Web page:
Always be polite and helpful. Opening a door for someone. Saying please and thank you. Offering to help with grocery bags when you see your neighbor struggling to make it up their porch steps, or babysitting for a neighbor desperate for a last minute sitter free of charge. All of these things sound so simple, so small, right? But they’re the complete opposite! Making an effort to be polite and helpful wherever and whenever possible is powerful, and it can make a huge difference. Often we can inspire others to be a little more polite and helpful just by setting an example ourselves. And when everyone in a community begins to pay just a little more attention to these small everyday acts of kindness, something amazing starts to happen. We all help each other more. We start to feel better, happier and less alone. And little by little, life becomes just a bit easier. You can start that incredible change today simply by acting with kindness!
Smile. Just like small acts of kindness can create powerful change in your community, so can something as simple as smiling at each other more! When we smile, we create positive energy that can turn even some of the worst days around. It costs nothing, and it’s so, so simple. Want to make a difference? Smile more, and brighten up someone’s day every chance you get. Even on a bad day, a simple smile can help others feel more positive and in turn encourage them to smile at someone else that will then smile at someone else, and well, you get the point!
Recycle, never litter, and encourage others to do the same. What better way to make a difference in your community than by helping to keep it clean, and encouraging others to do the same? If you don’t already recycle in your home, this is the perfect time to figure out how you can start. Ask your neighbors what days the recycling pick-ups happen, and start thinking about your trash before you toss! Recycling helps us minimize waste and keep the environment safe, plus it’s a great way to make a small, meaningful difference every day. Making an effort to never litter (or throw garbage out in the street), is another great way to keep your community clean and welcoming. Always wait until you get to a trash can to throw away your garbage, and if you see friends, family or neighbors littering, politely encourage them to do the same.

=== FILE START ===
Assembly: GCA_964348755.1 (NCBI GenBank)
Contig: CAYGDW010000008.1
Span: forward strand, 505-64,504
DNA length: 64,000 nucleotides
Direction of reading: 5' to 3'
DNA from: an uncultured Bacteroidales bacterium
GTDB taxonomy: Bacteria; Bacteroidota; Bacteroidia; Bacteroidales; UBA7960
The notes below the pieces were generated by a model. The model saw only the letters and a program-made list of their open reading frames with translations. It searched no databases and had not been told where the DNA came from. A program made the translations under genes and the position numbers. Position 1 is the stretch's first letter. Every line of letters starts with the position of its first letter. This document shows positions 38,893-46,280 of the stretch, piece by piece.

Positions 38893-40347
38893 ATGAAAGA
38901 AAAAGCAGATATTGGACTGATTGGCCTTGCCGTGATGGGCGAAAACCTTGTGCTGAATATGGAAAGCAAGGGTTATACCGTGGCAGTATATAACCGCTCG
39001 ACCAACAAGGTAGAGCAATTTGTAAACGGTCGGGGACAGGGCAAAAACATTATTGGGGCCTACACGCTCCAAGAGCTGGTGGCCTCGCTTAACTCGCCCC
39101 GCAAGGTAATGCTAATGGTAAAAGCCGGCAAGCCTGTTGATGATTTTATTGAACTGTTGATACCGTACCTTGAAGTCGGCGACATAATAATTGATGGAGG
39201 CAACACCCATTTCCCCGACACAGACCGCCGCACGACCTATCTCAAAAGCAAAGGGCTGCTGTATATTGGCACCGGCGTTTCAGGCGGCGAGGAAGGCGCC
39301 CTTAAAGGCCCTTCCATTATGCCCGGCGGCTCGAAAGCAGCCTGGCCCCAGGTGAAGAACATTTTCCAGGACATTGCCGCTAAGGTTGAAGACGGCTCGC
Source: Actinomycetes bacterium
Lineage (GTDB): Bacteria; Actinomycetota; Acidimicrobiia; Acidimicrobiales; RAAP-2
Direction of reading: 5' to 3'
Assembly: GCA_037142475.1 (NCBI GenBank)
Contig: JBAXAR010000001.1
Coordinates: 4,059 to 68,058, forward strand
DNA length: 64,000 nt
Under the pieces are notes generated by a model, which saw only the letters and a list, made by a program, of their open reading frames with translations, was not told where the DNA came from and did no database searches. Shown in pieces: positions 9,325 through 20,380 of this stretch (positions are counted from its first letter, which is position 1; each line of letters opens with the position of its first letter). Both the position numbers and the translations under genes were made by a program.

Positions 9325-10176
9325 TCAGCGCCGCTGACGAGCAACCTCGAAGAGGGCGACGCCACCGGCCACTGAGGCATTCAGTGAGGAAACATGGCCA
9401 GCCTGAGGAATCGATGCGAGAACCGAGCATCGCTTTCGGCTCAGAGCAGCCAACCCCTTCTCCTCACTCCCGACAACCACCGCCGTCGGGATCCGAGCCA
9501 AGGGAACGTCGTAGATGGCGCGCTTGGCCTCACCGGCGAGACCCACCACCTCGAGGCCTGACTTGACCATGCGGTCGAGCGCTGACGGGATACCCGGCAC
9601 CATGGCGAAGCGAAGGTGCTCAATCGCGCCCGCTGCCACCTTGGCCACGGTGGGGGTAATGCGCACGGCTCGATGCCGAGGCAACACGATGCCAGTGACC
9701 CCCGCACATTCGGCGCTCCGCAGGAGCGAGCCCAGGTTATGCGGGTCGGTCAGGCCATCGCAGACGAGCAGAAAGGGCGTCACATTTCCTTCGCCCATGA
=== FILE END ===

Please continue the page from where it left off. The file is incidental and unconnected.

And if you have an idea for an awesome volunteer project, but you’re overwhelmed or not sure where to start, don’t give up! Share your ideas with friends, and brainstorm together. Working as a team, you will be able to figure out a game plan and make it happen.
Most importantly, always remember that what might seem like a very small gesture can really help turn someone’s day and even life, around. No amount of NICE is ever too little, and simply by making it a point to spread kindness wherever and whenever possible, you can make your community a better, happier, more positive place for everyone. And that is pretty awesome.
“Once you have attained knowledge you cannot go back to ignorance.” –Admiral Michelle J. Howard
February is Black History Month, and all month long we’ll be highlighting African American women who have defeated the odds, dreamed big, and paved the way for girls and women to follow in their footsteps. The best part? They’re all Girl Scout alumnae!
We’re kicking things off today with the amazing Admiral Michelle J. Howard, who has served in the United States Navy since 1982 and is the highest-ranking woman in American naval history. Michelle also has countless “firsts” under her belt: not only is she the first woman in the U.S. Navy’s 236-year history to be promoted to four-star admiral, but she also, in 1999, became the first African American woman to command a naval ship.
Over a span of three decades, Howard has continuously shown perseverance and bravery in the face of seemingly insurmountable obstacles. Her shining example has helped change perceptions about what women can accomplish when they follow their passions, never give up, and always strive to be their best.
Admiral Howard attributes many of the values that helped her succeed to her time in Girl Scouting.